Metropolitan News-Enterprise


Tuesday, February 20, 2024


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Eve-of-Trial Departure of Lawyer Was Not Prejudicial—C.A.

Dato Says Judge Abused Discretion in Summarily Denying Continuance So That Father in Custody Case Could Have Had the Opportunity to Obtain New Counsel, Says That Error Was Harmless; No Reversal


By a MetNews Staff Writer


Div. One of the Fourth District Court of Appeal held Friday that after granting permission to a lawyer to withdraw from a case in which trial was scheduled to commence the following day, the judge erred in summarily denying a continuance rather than weighing the consequences of a party being unrepresented, but the error, the panel held, was harmless.

Its stance is at odds with that of Div. Four of the Court of Appeal for this district which, in 1975, found such an abuse of discretion to constitute reversible error per se.

Justice William Dato authored the opinion. In it, he faults the conduct of San Diego Superior Court Judge Sharon L. Kalemkiarian but finds that her failure to make the requisite inquiries was not prejudicial because her decision—awarding sole child custody to the mother, Vera Delgado—would probably have been the same had the father, Robert Delgado, been given time to find substitute counsel.

 At a specially-called hearing to determine if the father’s lawyer should be allowed to withdraw on the eve of trial, Kalemkiarian determined that withdrawal was required because the client sought actions which the lawyer deemed frivolous and unethical. But, having previously proclaimed that there would be no further continuances, insisted that trial of the custody issue start the next day, as scheduled.

Dato’s Opinion

Dato wrote:

“We agree that when it permits the withdrawal of counsel on the eve of trial, the court has a special obligation to assess the length of a continuance that would be required for the affected party to obtain a new lawyer and balance that against other pertinent circumstances that would be adversely affected by a delay in the proceedings. Where the court makes this assessment and engages in the appropriate weighing of competing interests, its decision will not be reversed absent an abuse of discretion.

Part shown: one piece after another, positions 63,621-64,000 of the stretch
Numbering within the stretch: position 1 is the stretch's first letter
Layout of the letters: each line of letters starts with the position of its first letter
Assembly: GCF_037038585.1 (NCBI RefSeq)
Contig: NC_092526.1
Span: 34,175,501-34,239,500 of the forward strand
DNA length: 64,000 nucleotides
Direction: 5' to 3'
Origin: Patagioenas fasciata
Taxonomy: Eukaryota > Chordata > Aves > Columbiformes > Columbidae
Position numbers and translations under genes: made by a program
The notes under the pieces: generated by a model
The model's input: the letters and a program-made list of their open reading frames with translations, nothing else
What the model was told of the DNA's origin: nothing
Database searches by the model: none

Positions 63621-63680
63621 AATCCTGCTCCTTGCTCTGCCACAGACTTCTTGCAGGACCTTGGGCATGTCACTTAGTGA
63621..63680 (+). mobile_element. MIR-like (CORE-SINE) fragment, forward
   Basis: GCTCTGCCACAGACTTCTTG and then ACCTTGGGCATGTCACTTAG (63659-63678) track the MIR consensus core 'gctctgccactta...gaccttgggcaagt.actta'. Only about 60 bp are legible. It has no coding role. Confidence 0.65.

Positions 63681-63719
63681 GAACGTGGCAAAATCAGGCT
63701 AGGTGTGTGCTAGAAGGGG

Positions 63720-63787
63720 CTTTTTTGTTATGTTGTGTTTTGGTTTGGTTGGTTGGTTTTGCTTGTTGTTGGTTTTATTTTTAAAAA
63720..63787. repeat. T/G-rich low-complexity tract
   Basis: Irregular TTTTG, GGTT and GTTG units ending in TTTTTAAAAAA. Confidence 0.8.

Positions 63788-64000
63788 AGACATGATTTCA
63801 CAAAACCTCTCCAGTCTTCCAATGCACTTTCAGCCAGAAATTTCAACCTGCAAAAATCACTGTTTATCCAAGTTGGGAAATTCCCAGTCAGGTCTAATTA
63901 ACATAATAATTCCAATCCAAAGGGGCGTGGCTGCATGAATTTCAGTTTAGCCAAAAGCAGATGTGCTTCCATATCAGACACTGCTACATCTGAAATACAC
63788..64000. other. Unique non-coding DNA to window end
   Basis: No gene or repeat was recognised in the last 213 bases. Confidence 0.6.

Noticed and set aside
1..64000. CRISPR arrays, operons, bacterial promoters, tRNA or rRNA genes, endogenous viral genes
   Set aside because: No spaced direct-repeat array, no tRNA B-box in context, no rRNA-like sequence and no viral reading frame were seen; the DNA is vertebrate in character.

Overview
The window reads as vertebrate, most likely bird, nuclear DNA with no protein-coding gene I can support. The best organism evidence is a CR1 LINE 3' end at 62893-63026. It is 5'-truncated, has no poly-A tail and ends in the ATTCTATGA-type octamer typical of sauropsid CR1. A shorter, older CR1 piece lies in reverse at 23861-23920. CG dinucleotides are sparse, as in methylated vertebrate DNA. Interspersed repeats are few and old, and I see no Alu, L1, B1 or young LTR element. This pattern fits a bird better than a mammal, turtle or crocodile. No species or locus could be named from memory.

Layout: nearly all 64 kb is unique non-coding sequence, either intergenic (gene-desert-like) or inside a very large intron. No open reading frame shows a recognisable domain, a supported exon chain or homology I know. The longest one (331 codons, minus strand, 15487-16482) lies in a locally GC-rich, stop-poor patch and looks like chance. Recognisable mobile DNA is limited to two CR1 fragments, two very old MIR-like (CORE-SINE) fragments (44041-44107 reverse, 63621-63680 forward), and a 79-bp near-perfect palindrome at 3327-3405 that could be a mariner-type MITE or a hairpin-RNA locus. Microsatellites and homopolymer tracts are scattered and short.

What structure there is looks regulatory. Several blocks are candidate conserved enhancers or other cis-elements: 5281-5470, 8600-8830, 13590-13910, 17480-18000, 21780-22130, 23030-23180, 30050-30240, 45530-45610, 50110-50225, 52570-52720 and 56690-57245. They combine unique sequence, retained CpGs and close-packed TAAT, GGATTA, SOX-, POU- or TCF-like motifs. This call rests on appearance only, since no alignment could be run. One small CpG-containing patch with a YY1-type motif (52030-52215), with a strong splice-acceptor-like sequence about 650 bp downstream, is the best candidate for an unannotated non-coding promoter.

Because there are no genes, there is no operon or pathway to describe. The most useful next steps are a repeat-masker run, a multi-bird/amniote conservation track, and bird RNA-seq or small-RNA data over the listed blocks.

“Here, the trial court never inquired about the length of the continuance that was being sought or might be required, making it impossible to perform the required balancing analysis. Instead, it simply declared there would be no continuance and then (commendably) attempted to explain what it could do to accommodate the now-self-represented family law litigant. It is thus the failure to inquire and assess that constitutes an abuse of discretion in this case. Even so, however, Robert has not shown that the court’s error resulted in a ‘miscarriage of justice’ for purposes of article VI, section 13 of the California Constitution. Accordingly, we affirm.”

That section says:

“No judgment shall be set aside, or new trial granted, in any cause, on the ground of misdirection of the jury, or of the improper admission or rejection of evidence, or for any error as to any matter of pleading, or for any error as to any matter of procedure, unless, after an examination of the entire cause, including the evidence, the court shall be of the opinion that the error complained of has resulted in a miscarriage of justice.”